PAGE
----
With small ensembles like this, I like to use the simplicity method of placement - let them play a few pieces and as they are playing, walk around in front of them all the while facing the group. When you hear what it should sound like, put a stereo pair up right there. This doesn't work so well with larger groups but ww and brass quintets are perfect for this type of set-up.

    Remember though, as I said above, please be kind, don't shove a mic up the ass of the horn!



    Anyone know the difference between a bull and an orchestra????
  7. LittleDogAudio

    LittleDogAudio Active Member

    I've had great results using a spot mic on a french horn from the rear. But, a well placed stereo pair will make most spot mics moot.

    I appreciate your opinion, but I go with what works on a consistent basis.

    After 22 years as a recording engineer, I'm still open to recording techniques that others use with good results. My opinion is based on what I prefer to do and what gives my clients the desired results.

    Thanks for your opinions Cucco, the learning continues...

  8. FifthCircle

    FifthCircle Well-Known Member

    Hmm... Evidently you have some strong feelings... So let me get this right. You do like it when a mic is "shoved up the ass of the horn." :? :shock: :p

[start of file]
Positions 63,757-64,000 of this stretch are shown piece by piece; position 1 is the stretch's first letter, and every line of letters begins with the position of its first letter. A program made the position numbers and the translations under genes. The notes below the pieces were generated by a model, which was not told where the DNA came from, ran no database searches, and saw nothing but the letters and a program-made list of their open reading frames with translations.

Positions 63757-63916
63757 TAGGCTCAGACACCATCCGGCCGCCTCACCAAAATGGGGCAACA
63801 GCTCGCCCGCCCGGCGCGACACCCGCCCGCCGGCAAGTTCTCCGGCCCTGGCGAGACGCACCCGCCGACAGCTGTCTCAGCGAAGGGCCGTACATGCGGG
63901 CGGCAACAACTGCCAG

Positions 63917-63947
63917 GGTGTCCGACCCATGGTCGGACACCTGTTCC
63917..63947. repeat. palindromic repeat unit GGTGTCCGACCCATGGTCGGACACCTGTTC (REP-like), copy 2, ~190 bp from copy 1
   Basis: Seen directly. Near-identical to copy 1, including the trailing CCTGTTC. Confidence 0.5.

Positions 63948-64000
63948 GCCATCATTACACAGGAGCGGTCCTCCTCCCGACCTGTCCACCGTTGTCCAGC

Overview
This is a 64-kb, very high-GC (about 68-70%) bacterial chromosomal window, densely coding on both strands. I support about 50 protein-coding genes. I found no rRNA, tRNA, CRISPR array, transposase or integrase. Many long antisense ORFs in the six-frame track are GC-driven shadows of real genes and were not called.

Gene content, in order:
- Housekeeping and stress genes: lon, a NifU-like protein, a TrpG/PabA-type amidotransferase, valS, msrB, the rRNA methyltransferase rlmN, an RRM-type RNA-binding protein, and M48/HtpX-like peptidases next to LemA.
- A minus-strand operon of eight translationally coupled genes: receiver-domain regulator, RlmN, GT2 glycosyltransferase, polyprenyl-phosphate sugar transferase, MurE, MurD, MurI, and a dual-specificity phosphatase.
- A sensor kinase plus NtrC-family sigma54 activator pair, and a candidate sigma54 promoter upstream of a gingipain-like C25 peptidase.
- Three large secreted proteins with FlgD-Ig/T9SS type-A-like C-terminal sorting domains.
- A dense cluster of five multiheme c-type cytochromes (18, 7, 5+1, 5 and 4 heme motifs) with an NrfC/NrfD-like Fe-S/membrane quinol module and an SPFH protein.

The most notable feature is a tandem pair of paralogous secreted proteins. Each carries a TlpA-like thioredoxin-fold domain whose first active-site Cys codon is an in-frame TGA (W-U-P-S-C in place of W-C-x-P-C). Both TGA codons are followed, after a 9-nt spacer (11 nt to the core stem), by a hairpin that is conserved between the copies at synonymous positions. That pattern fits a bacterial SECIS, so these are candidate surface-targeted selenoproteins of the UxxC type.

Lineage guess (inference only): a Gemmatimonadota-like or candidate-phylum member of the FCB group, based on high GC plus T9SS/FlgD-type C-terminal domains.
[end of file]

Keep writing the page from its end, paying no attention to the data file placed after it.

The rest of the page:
It really all depends on the room. One of my best clients is a top-flite horn soloist (now on faculty at Bowling Green St. in Ohio after winning the big International Horn competition). He screamed bloody murder when I wanted to put a mic behind him in a couple rooms that he liked performing in. I gave him the "trust me" speech and he got the best sounding recording he had ever had made of himself. The trick to making a mic back there work is to allow for plenty of space so the sound of the instrument smooths out, to carefully choose the mic, and to put that mic off axis (as we never hear a horn from on axis anyways). In a couple other rooms I work in, when we do brass choir stuff the horns are in the center/back and they get lost. We'll take a stage riser and tilt it up behind the horn players so that their sound projects into the hall. Otherwise there is no hard surface near them.

    When I do put a microphone back there, I'm very picky about what I use. First of all, I will not use condenser mics usually. My favorite mic on horn is the Sennheiser MD-441. The slower transient response of a dynamic mic just seems to smooth things out. I've used Beyer ribbons, but I don't like them as much.... One of these days, I'll try the Royers or I'll rent a Coles or AEA/RCA and see how that works... I think it could be quite nice.

    Now in the case of a studio, if it is your typical small to medium sized rather dead (but comfortable) studio, you likely won't need anything back there- microphone or reflecting baffle. If things get reverberant, you'll need help.

    With a bull, the horns are in the front and the ass is in the rear...

    Ba-dump bump.

  9. JoeH

    JoeH Well-Known Member

    "I don't know if you can call me opinionated if I'm always right... "

    Doesn't that just mean your OPINIONS are correct? Hehehe...